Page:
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Happy Masturbation Month 2017!

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It’s May!

It’s National Masturbation Month!
YES darling, there is such a thing.

masturbaion month

Tra la! It’s May!
The lusty month of May!
That darling month when ev’ryone throws
Self-control away.
It’s time to do
A wretched thing or two,

And try to make each precious day
One you’ll always rue!
It’s May! It’s May!
The month of “yes you may,”
The time for ev’ry frivolous whim,
Proper or “im.”
It’s wild! It’s gay!
A blot in ev’ry way.
The birds and bees with all of their vast
Amorous past
Gaze at the human race aghast,
The lusty month of May.
— Alan Jay Lerner

GO AHEAD Squeeze one out! Diddle yourself senseless!

It’s the patriotic thing to do.

Let’s All MASTURBATE!

jillin off life is too shortowes me money

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The Kinky Tendency You Might Not Realize You Have

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By Sophie Saint Thomas

In my first BDSM relationship, I was the submissive partner, and I was dating a dominant cis man who wanted to tie me up. He was also aroused by the idea of leaving me in a cage all day and only letting me out for sex. This turned me on, too. For the majority of our relationship, I was content in the submissive role. Then, one day, after watching S&M porn on Kink.com, I realized that I was also turned on by the idea of playing the dominant role. So, I asked him if we could try it out. A true dominant, he just wasn’t into me doling out punishments like name-calling and spanking.

When it comes to BDSM kinks, some people, like my former partner, fit snuggly into a specific role: a dominant (one who takes a controlling role) or a submissive (one who submits to the dominant partner). However, while I’m primarily submissive, I realized that I am what’s known in BDSM as a “switch.” This just means that I am “someone who enjoys switching roles, from dominant to submissive, or bottom to top,” says Moushumi Ghose, a Los Angeles-based, kink-friendly sex therapist. “This is often done in the same setting with the same partner, or in different settings with different partners,” she says.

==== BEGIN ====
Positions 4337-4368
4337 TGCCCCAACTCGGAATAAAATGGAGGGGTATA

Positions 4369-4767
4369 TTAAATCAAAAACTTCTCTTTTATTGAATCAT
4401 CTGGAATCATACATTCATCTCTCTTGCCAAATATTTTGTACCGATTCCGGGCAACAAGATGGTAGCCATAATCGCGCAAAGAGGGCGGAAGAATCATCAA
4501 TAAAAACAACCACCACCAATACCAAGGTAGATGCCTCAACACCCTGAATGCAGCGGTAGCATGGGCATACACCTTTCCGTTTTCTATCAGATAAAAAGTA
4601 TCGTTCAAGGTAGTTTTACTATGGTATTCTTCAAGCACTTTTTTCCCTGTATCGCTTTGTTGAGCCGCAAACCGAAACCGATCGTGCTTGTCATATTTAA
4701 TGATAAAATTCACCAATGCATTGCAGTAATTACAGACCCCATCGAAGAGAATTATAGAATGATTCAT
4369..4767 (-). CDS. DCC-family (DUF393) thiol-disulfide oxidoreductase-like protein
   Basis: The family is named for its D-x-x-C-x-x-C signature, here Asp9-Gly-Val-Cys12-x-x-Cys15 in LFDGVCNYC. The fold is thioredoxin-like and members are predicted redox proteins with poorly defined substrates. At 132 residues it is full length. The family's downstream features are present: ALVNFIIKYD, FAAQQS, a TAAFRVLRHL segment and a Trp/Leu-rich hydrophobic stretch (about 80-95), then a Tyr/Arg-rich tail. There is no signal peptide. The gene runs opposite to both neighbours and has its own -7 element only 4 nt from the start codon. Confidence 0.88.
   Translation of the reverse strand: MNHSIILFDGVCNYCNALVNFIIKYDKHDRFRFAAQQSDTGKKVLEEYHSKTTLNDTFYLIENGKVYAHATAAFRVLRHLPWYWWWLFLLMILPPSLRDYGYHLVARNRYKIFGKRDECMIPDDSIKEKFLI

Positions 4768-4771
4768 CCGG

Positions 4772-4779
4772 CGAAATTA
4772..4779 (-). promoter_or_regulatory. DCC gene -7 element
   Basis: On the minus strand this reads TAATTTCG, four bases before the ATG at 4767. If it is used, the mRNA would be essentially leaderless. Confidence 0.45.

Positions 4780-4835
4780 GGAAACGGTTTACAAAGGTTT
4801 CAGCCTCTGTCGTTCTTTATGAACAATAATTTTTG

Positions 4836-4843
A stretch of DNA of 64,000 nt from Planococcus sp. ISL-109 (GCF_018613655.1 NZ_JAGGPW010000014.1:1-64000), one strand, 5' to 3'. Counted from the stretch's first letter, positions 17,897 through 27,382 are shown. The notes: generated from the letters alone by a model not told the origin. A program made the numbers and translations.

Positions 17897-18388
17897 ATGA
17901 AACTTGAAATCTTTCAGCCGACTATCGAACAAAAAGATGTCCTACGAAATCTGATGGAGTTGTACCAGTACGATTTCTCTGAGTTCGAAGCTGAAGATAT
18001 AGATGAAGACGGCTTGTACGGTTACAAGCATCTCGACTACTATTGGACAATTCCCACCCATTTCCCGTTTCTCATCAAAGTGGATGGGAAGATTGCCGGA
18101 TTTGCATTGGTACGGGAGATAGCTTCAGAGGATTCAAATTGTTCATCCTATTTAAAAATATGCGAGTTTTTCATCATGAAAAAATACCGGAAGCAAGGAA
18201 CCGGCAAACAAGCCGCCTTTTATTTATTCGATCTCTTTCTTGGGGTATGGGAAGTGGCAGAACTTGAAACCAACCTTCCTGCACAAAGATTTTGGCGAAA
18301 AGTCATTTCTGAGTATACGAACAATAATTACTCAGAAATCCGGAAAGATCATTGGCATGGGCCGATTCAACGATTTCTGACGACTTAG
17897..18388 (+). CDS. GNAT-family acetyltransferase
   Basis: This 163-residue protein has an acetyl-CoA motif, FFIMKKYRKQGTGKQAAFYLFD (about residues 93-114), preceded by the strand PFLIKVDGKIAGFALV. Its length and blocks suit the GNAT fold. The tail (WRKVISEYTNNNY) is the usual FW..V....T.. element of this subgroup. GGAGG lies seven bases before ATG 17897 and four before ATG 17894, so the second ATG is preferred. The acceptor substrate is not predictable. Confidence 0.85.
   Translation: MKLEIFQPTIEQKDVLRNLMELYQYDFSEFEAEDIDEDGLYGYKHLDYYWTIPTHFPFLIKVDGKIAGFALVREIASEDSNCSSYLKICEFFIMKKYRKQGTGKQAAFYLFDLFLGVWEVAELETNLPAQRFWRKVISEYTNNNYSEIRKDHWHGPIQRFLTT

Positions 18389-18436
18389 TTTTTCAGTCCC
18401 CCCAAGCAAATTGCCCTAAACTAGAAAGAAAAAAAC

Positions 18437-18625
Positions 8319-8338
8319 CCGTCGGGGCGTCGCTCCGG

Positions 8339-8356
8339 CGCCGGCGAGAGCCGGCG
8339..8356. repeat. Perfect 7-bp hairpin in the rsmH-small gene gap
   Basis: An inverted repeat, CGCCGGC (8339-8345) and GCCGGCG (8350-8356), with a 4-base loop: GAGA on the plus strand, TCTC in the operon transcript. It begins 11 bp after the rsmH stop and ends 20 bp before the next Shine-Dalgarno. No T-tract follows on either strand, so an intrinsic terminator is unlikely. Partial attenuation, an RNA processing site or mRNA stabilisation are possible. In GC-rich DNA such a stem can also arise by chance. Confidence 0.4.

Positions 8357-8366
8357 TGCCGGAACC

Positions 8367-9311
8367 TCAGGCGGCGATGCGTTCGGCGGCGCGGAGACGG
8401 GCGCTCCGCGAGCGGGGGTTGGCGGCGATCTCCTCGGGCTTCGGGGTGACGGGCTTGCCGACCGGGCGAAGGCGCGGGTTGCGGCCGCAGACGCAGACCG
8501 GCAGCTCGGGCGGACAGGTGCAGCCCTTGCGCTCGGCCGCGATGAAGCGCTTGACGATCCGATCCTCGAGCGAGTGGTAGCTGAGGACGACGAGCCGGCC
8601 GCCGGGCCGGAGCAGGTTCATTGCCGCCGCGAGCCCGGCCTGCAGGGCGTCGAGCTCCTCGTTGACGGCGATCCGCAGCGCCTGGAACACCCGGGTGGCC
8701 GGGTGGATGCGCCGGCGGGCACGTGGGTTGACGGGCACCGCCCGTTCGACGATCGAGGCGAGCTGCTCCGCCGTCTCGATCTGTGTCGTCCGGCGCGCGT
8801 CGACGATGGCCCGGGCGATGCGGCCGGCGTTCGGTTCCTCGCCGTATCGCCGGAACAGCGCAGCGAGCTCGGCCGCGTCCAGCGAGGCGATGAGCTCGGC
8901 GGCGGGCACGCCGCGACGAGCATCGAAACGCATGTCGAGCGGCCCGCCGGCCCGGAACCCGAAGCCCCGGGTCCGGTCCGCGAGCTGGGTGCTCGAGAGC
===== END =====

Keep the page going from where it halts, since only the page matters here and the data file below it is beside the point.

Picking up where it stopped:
In my case, I’ve only played both the submissive and dominant roles with specific partners who were also into switching. When I was with the last woman I dated, at first, I felt extremely dominant in the relationship. Then, we attended a BDSM workshop, and each couple was asked to take turns slapping the other. I found myself completely repelled by the idea of slapping her, but totally turned on when it was her turn to slap me. With other partners, I’ve felt submissive throughout the duration of the relationship. And just like the standard dom/sub dynamic, finding pleasure as a switch comes down to the consensual transfer of power. “Power play depends on who you are with, and you can have a different dynamic with different people,” says Goddess Aviva, a lifestyle and professional dominatrix.

Of course, you don’t need to date dominant partners with cage fantasies or attend BDSM workshops like I did to take pleasure in switching between being dominant and submissive. Anyone who has enjoyed both being spanked and getting on top during sex to take control can relate to being a switch. In fact, going between more dominant and submissive roles in bed, depending on mood and/or partner, is a natural and totally normal way to express your sexuality, says Shara Sand, clinical psychologist.

It’s also fairly common to be a switch, Aviva says. There’s no clinical research on exactly how prevalent switches are, but to give you an idea: The group for switches on FetLife, the kinky social network, has 20,116 members, while the group for submissives looking for dominant partners has 47,815 members (although it’s worth noting that this group also contains dominant members hoping to meet subs). Not to mention, many people begin identifying as a submissive or a dominant, and then realize they want to explore the flip side. It’s also normal to primarily feel more submissive or dominant, and want to experiment with role reversal. “BDSM is about exploration and expression,” Aviva says. “And human sexuality is not fixed; it evolves as we experience new things.”